Last post on Jan 24, 2011 at 8:16 PM
You are in the Subaru Forester
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Subaru Forester, Transmission, Wagon
#95 of 124 Re: auto trans problem [boofhead]
Aug 18, 2010 (5:24 am)
"... Gearbox seems to change up but not down... I have checked the fluid but it is hard to do; it does not show a positive level, but seems to be reading only the fluid in the filler pipe that is draining down, not a solid red fluid level like engine oil. I have put 3 quarts in already and it still does not show a solid color, although there is oil showing way above the top mark, with gaps in the oil as shown on the stick..."
Check after some driving to warm up the transmission. Park with engine running, shift through all the gears a few times, put in P and check the stick. The stick should show solid fluid.
The transmission holds about 10 quarts, but a simple drain only removes just under 4 quarts. If your shop drained and forgot to refill the transmission, it could account for the poor shifting, and the fact that your adding 3 quarts did not show any solid fluid on the stick. The two marks on the stick are only about 1 pint apart, so if your transmission was still 1 quart low after you added fluid, solid fluid was still below the bottom of the stick.
#96 of 124 Re: auto trans problem [aatherton]
Aug 21, 2010 (2:56 pm)
I am thinking the problem is actually a blocked cat. The symptoms are similar to a problem I had last month with my Kia. They use the same source of gas and might have become contaminated the same way. I tried to get the cat off but could not, the nuts are way too tight for any tools I have. I also see 2 cats?
I have towed the car to the shop and hope they can diagnose it better than I can.
#97 of 124 Upshift Flare 2 to 3.
Aug 24, 2010 (3:03 pm)
A few people over the years have asked about upshift flare problems with the Forester. Mine occur on a 2001 Forester S when upshifting from 2 to 3 at hard acceleration (on ramp accel).
Has anyone ever considered that it might be oxidized contacts on the shifter lever switch since it is an electronic not mechanical setup?
#98 of 124 Re: Upshift Flare 2 to 3. [exchngcarinfo]
Aug 24, 2010 (3:50 pm)
I like the "upshift flair" term...accurately descriptive imho.
#99 of 124 Re: Upshift Flare 2 to 3. [larrylarry1]
Aug 25, 2010 (11:51 am)
So, what exactly is upshift flare?
#100 of 124 Re: Upshift Flare 2 to 3. [xwesx]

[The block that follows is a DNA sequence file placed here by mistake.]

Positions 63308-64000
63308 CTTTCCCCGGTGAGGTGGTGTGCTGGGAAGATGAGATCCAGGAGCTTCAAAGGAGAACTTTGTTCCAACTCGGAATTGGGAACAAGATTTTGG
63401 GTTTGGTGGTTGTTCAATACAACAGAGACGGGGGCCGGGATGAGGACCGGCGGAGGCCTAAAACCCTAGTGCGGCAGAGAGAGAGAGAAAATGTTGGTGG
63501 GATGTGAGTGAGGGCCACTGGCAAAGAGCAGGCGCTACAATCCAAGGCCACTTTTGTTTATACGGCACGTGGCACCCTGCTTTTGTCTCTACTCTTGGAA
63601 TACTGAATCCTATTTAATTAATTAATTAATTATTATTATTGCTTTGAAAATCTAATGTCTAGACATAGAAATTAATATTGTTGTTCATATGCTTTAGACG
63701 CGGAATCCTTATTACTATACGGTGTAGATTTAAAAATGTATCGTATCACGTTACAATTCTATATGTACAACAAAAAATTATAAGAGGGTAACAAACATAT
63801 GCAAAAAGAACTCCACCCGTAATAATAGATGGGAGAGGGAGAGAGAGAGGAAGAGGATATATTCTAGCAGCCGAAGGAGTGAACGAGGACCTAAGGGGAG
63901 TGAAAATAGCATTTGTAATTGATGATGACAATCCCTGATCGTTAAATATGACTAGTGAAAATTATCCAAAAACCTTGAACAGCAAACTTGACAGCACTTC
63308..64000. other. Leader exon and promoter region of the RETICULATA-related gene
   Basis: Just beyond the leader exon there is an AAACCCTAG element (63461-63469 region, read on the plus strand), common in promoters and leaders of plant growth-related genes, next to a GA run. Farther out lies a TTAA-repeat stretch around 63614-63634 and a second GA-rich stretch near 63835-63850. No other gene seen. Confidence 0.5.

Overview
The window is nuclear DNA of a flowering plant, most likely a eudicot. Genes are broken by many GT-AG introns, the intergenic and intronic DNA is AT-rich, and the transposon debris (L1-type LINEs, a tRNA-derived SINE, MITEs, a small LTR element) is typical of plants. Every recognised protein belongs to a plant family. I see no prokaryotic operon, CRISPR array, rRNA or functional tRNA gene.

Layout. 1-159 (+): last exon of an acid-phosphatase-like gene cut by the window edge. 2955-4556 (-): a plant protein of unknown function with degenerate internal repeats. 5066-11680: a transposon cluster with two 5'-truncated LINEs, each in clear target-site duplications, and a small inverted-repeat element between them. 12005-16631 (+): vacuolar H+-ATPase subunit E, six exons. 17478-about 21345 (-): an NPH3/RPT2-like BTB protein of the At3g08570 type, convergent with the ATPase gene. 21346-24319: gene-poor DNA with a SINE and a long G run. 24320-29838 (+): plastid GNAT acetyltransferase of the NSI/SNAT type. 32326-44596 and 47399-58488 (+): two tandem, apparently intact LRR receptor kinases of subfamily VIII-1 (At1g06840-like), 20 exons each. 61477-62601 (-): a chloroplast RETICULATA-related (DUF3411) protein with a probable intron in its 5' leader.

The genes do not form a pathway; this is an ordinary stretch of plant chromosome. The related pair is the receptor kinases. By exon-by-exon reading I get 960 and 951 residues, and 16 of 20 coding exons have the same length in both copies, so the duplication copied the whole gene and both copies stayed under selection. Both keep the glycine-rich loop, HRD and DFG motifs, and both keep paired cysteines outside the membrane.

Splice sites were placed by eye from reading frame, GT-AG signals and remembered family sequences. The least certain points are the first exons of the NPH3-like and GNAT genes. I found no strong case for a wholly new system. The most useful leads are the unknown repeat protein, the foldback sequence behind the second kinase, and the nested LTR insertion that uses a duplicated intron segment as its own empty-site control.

Aug 25, 2010 (12:05 pm)
Is that reference to reving very briefly before the next gear engages? If so, the clutches won't like it!
#101 of 124 Re: Upshift Flare 2 to 3. [saedave]
Aug 29, 2010 (9:16 am)
Yes there is a spike in engine rpm when shifting from second gear to third gear with hard acceleration both when the gear selector is left in "D" or shifting the gear selector by hand from 2 to 3 during hard acceleration (on ramp getting on highway).
In a purely mechanical transmission this usually occurs when there is a delay in the third gear band engaging after the second gear band has released.
But the 2001 Forester Auto Tranny is computer controlled like many automatic transmissions nowadays. So it can be a computer glitch / bad software, oxidized contacts on the gear selector switch, sticky band apply solenoids, clogged / sticky accumulator valves, leaky servo pistons, etc.
I have always heard a "clack" noise from my Forester transmissions when going from second to third gear. On my higher mileage one the engagement of third gear is rough when the tranny is cool, but smoothes out when it is warm or hot.
Has anyone had any strange transmission behavior based on which brand of transmission fluid / oil they use ?
#102 of 124 Re: Upshift Flare 2 to 3. [exchngcarinfo]
Aug 29, 2010 (10:56 am)
Whoops, found this here...
But still does not explain my occasional delay / shudder when going from 2 to 3 when tranny is cold.
4EAT=4 speed electronically (controlled) automatic transmission
phase II=4EAT style that started in 1999
TSB=technical service bulletin
The 4EAT phase II has a few 'characteristics' that were different than the previous gen; enough so that soob issued some notes about it. For yours I was thinking maybe #6 at the bottom:
A/T - Phase 2 4EAT Transmission Characteristics SOURCE: Subaru Tech Tips
TITLE: Phase 2 4EAT Transmission Characteristics
APPLIES TO: All models with 4EAT A/T
Phase 2 4EAT transmissions have been used in Subaru vehicles since the 1999 Model Year. They can most readily be identified by the external ATF oil filter located on the driver's side of the transmission case. Be advised that H6 equipped vehicles use a remotely located ATF oil filter. This filter is located in the Left front fender well area.